And if I have prophetic powers, and understand all mysteries and all knowledge, and if I have faith, so as to remove mountains, but have not love I am nothing.
If you have watched TV sometime between 2004 and 2017, then you have probably seen the medical drama House or BBC’s Sherlock. The protagonist in both shows is so unprecedentedly good at what he does (diagnosing rare diseases and solving mysteries based on subtle observations respectively), that he can afford to be a jerk. Sounds unappealing if you haven’t seen the shows, but as the viewer, you feel like you a part of the inner circle and somehow immune to the offenses of the main character. The disregard for others becomes strangely endearing or deserved. In some ways this person is our champion because he doesn’t have to play the game– he doesn’t have to work on wording himself so as not to offend others, doesn’t have to practice patience or the ever-so-frustrating art of collaboration. Mr. P has told me about countless doctors who are the best in the country (or even the world) at the surgeries they do and these completely nonfictional people are equally renowned jerks. And half of the students think it’s admirable–what intensity. We love it. Or at least, I do.
This morning I read 1 Corinthians 13, a chapter of the Bible known for talking about love. I thought I knew what it said, but in light of my praise for these people, I found it sobering. It ultimately says that you can be the best surgeon in the world or a mystery-solving genius or (fill the in the blank) but without love you are nothing and your accomplishments amount to nothing but noise. Whoa. And if that’s not clear enough, it goes on to explain what love is: patient, kind, not envying or boasting, not arrogant or rude, not insisting on its own way, not irritable or resentful, not rejoicing at wrong-doing, rejoicing in the truth… I don’t share this to scold all of you, friends. I guess I just wanted to share how surprised I was and how corrected. If I was tempted to feel scolded, then I read verse 8: “Love never ends. As for prophecies, they will pass away; as for tongues, they will cease; as for knowledge, it will pass away.” Most everything I work for will turn to dust and in a century, perhaps no one will remember me. But love lasts forever. This takes the menial task of practicing patience and turns it into one of the most important things I can do today.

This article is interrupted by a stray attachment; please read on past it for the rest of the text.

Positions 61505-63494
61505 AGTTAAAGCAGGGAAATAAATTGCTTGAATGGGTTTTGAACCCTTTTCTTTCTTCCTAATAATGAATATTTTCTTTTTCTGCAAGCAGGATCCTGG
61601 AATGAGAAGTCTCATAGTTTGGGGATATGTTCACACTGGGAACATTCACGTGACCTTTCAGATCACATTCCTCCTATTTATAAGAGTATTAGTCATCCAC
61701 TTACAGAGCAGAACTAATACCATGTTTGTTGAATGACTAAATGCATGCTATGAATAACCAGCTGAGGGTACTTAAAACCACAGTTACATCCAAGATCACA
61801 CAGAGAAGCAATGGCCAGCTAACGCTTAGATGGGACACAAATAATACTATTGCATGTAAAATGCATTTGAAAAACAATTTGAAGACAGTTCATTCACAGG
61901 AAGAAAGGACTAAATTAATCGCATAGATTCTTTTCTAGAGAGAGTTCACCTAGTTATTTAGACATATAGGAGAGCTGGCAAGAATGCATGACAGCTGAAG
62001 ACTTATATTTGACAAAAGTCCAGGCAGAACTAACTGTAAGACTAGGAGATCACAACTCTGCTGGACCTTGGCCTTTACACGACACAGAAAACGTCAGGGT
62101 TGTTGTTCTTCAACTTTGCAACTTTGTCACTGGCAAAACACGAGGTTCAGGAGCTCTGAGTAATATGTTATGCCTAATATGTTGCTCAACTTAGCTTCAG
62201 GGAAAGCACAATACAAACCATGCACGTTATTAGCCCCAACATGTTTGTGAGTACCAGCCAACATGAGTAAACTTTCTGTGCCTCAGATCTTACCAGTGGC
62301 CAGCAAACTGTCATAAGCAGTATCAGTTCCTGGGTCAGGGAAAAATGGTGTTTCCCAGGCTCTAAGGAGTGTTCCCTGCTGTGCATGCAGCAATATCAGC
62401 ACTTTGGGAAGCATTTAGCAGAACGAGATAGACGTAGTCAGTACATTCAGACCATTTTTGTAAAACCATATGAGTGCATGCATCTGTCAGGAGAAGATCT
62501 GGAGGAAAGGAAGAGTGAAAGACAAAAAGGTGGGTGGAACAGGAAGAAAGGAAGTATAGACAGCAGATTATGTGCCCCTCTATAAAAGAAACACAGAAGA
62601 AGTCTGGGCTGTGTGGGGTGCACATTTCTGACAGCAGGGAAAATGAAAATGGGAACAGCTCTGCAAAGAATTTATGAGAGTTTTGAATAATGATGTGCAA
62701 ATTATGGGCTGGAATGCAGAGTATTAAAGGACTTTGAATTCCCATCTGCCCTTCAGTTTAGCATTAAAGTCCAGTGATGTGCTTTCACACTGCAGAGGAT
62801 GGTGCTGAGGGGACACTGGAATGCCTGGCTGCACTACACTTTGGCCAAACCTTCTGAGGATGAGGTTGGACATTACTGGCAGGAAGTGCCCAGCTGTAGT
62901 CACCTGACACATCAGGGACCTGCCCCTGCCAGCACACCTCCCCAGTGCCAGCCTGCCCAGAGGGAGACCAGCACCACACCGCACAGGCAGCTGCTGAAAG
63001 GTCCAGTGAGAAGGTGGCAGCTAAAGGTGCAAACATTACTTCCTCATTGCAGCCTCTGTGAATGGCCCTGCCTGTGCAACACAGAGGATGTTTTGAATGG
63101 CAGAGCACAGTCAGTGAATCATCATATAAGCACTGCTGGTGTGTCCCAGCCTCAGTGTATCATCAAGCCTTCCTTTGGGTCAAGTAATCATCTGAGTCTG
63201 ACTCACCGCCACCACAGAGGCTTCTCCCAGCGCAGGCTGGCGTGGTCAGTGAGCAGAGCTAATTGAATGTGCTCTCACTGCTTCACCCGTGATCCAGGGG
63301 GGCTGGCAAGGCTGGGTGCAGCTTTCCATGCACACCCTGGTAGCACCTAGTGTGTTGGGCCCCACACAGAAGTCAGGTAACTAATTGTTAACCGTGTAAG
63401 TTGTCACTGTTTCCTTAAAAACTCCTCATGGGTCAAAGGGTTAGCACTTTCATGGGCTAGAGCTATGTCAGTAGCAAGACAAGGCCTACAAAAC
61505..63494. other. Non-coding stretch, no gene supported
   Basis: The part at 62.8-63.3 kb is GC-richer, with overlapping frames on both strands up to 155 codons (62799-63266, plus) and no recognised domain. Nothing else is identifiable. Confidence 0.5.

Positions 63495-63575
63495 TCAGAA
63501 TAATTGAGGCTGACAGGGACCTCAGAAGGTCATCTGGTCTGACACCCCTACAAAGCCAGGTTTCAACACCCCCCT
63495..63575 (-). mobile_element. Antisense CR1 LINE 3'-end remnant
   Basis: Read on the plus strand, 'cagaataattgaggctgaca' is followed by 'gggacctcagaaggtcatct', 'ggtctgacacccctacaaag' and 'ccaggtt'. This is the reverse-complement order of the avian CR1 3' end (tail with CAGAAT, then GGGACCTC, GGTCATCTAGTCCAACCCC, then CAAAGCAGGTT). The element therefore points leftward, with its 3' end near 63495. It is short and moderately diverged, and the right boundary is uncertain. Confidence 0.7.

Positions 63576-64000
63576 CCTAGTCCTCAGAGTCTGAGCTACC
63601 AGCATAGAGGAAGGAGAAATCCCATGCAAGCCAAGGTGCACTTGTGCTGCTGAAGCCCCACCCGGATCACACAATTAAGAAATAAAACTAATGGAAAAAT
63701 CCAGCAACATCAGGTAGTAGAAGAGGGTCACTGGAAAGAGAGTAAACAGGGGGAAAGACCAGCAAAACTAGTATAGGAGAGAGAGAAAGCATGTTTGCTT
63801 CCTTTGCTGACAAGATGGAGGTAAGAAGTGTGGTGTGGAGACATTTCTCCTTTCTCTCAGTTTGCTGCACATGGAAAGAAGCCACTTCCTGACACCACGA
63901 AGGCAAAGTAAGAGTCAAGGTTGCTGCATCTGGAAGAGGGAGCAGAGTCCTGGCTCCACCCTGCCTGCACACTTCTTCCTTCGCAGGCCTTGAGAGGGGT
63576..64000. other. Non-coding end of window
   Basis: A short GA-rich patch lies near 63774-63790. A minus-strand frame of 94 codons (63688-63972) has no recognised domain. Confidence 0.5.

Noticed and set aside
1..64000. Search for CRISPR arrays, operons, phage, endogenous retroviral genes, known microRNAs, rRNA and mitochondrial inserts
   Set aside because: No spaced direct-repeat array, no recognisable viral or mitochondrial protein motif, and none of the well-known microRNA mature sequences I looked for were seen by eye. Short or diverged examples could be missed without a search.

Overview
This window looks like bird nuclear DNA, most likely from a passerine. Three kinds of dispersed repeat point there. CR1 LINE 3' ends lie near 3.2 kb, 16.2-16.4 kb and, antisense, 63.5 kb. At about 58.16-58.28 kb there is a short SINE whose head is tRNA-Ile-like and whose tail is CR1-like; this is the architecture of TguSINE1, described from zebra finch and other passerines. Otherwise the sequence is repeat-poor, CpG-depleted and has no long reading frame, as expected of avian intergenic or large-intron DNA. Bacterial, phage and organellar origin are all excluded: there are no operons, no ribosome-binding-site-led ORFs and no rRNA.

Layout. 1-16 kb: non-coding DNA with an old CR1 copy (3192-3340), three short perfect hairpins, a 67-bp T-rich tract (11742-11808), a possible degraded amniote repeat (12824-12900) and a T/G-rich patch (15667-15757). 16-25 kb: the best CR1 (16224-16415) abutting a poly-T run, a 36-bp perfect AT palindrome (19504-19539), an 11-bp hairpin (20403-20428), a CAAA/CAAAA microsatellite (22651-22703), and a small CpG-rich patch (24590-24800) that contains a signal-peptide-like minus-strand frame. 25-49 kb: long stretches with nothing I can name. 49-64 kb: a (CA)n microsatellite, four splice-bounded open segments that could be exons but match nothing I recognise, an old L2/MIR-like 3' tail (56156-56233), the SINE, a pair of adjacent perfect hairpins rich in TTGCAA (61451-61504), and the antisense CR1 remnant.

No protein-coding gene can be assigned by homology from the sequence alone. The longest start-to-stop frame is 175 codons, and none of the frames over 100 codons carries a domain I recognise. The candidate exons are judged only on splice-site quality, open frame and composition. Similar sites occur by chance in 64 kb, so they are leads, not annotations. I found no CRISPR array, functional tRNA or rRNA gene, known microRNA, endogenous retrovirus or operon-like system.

Here’s the full chapter:
If I speak in the tongues of men or of angels, but do not have love, I am only a resounding gong or a clanging cymbal. If I have the gift of prophecy and can fathom all mysteries and all knowledge, and if I have a faith that can move mountains, but do not have love, I am nothing. If I give all I possess to the poor and give over my body to hardship that I may boast, but do not have love, I gain nothing.
Love is patient, love is kind. It does not envy, it does not boast, it is not proud. It does not dishonor others, it is not self-seeking, it is not easily angered, it keeps no record of wrongs. Love does not delight in evil but rejoices with the truth. It always protects, always trusts, always hopes, always perseveres.
Love never fails. But where there are prophecies, they will cease; where there are tongues, they will be stilled; where there is knowledge, it will pass away. For we know in part and we prophesy in part, but when completeness comes, what is in part disappears. When I was a child, I talked like a child, I thought like a child, I reasoned like a child. When I became a man, I put the ways of childhood behind me. For now we see only a reflection as in a mirror; then we shall see face to face. Now I know in part; then I shall know fully, even as I am fully known.
And now these three remain: faith, hope and love. But the greatest of these is love.
Happy Friday, friends.